From Manuel Ortiz To Carlos Zarate, Bantamweights Can Bang
They’re little and often overlooked but history has shown that 118-pound bantamweights pack more excitement pound for pound than a room full of heavyweights.
Beginning with Fernando Montiel’s defense of the WBO and WBC bantamweight titles against Nonito “Filipino Flash” Montiel on Saturday and ending in two months when Abner Mares fights Joseph “King Kong” Agbeko for the IBF version, the boxing world gets a full look at how mighty bantamweights truly are.
If you’re new to the bantamweight division you might think having this many good bantamweights is an aberration. Not at all.
Back in the 1970s bantamweights like Carlos Zarate, Alfonso Zamora, Lupe Pintor, Alberto Davila and tons of others were selling out arenas from Mexico City to Los Angeles on a regular basis.
One primary reason was their explosiveness. When the “Zzz Boys” (a nickname tabbed on Zarate and Zamora by the now extinct Los Angeles Herald-Examiner) fought in the late 1970s at the Inglewood Forum, there was not a seat empty.
Zarate (45-0, 44 KOs) entered the ring with Zamora (29-0, 29 KOs) in 1977, both fighters had tabbed a combined 73 knockouts in 74 pro fights. Ironically, their showdown took place on April 23, the same date as the coming bantamweight tournament finale between Mares and Agbeko, and Vic Darchinyan and Yonnhy Perez at the Nokia Theater in L.A.
It was an explosive atmosphere that literally had explosions from people lighting cherry bombs in the audience. Can you imagine that happening today? Homeland Security would empty out the arena.
Right during the middle of the fight a guy in a wrestler’s mask jumped in the ring challenging all comers. He was taken down by a number of L.A.P.D officers in riot gear who were in no mood to be kind. The fight resumed and fans were equally divided on who would win. That April 23, both bantamweights expected to win and had the notches to prove it. But it was the taller and more technical Zarate that found an opening and floored Zamora three times in the fourth round before that fighter’s trainer/father threw in the towel that ironically landed on his son’s face. Then Mr. Zamora went after Zarate’s trainer Cuyo Hernandez and both began throwing blows.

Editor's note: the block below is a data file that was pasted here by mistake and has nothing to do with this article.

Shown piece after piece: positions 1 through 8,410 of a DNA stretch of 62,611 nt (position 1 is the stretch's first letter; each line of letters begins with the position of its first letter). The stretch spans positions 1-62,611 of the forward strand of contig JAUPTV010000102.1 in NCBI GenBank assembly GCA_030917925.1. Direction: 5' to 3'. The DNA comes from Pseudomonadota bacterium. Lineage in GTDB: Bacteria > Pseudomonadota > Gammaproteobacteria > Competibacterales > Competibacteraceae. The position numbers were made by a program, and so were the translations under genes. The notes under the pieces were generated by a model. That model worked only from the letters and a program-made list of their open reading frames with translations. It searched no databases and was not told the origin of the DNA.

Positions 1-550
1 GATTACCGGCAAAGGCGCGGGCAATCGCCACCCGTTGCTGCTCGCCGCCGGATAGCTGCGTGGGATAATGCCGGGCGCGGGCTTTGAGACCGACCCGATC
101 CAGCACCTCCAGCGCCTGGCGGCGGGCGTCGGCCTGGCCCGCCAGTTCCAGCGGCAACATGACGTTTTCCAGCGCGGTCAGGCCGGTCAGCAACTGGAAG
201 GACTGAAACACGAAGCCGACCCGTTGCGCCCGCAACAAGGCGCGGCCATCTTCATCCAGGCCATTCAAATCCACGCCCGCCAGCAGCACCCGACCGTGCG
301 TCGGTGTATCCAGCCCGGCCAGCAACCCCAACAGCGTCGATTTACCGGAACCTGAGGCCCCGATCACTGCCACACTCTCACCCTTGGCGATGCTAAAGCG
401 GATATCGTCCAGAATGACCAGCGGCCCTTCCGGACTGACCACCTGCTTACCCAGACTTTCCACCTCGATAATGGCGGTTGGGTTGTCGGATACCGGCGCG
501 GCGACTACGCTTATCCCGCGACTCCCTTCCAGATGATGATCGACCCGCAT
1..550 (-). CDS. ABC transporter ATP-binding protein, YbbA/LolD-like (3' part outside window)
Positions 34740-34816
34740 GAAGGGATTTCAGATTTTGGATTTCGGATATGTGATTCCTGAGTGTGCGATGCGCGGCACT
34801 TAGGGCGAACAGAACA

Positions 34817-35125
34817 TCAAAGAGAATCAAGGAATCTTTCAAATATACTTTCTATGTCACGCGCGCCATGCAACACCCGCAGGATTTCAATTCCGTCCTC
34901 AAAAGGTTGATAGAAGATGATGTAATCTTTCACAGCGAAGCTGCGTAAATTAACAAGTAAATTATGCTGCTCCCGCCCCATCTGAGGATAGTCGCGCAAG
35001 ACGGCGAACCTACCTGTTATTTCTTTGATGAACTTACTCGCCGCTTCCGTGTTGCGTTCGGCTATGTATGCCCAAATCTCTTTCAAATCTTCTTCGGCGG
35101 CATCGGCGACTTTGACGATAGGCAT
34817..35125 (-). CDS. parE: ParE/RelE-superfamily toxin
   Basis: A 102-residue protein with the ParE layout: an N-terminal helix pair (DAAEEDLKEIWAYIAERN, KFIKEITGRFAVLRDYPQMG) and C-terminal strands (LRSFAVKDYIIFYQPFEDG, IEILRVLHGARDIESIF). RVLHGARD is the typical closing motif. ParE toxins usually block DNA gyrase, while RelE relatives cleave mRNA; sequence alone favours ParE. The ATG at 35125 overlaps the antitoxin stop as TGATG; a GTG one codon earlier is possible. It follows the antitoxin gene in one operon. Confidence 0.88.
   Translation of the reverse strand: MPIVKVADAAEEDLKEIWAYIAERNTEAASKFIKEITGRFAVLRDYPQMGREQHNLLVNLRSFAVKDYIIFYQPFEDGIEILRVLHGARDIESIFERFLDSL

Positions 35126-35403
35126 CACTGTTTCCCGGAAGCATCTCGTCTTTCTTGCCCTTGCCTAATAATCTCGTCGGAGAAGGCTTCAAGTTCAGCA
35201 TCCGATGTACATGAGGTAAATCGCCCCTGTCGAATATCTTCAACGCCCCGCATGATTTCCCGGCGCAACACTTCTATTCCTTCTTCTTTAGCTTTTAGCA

They don’t have fights like that any more.
“Man, those firecrackers scared everyone,” said Alfredo Perez, who attended the fight with his father. “Then that wrestler and the way the fight ended. It was a crazy atmosphere. I’ll never forget it.”
Years earlier the Inglewood Forum was the site for other bantamweight struggles including many of Ruben Olivares. Battles against Takao Sakurai, Lionel Rose, Alan Rudkin, Kazuyoshi Kanazawa, Jesus Pimental, Rafael Herrera, and several against Chucho Castillo between 1969 and 1972 put the bantamweights on the map. It also shot interest in Mexican fighters too.
“Those were the days,” said Johnny Ortiz, a former boxing trainer, manager and boxing radio host. “Ruben Olivares was one of the best boxers to ever come out of Mexico. He could box and he could hit.”
In the late 1930s through the 1950s another bantamweight dominated the world. His name was Manuel Ortiz, who was born in Corona, California, a small suburb near Riverside, California. Until Orlando Canizales arrived, it was Ortiz who held the record for bantamweight title defenses. He often fought at the Olympic Auditorium and captured the bantamweight world title in 1942 and kept it until 1947 a total of 14 title defenses before losing to Harold Dade. Then he won it back and won four more title defenses before losing to Vic Toweel in 1950. It was bantamweight domination when there was only one world title in the world.
“Manuel Ortiz was the kind of fighter who would only fight as hard as he needed to fight. Sometimes he looked not so good. When he fought good guys he was unbeatable,” said Leonard Castillon, 95, who saw many of Ortiz’s battles at the Olympic and the Hollywood Legion Stadium. “He hit real hard and was a great boxer.”
Ortiz was the first of the great bantamweights from this country who brought recognition to the division. Now, 60 years later, another group of 118-pound dynamos have arrived ready to explode on the boxing scene like their predecessors.
Who will be the one to emerge as the best?
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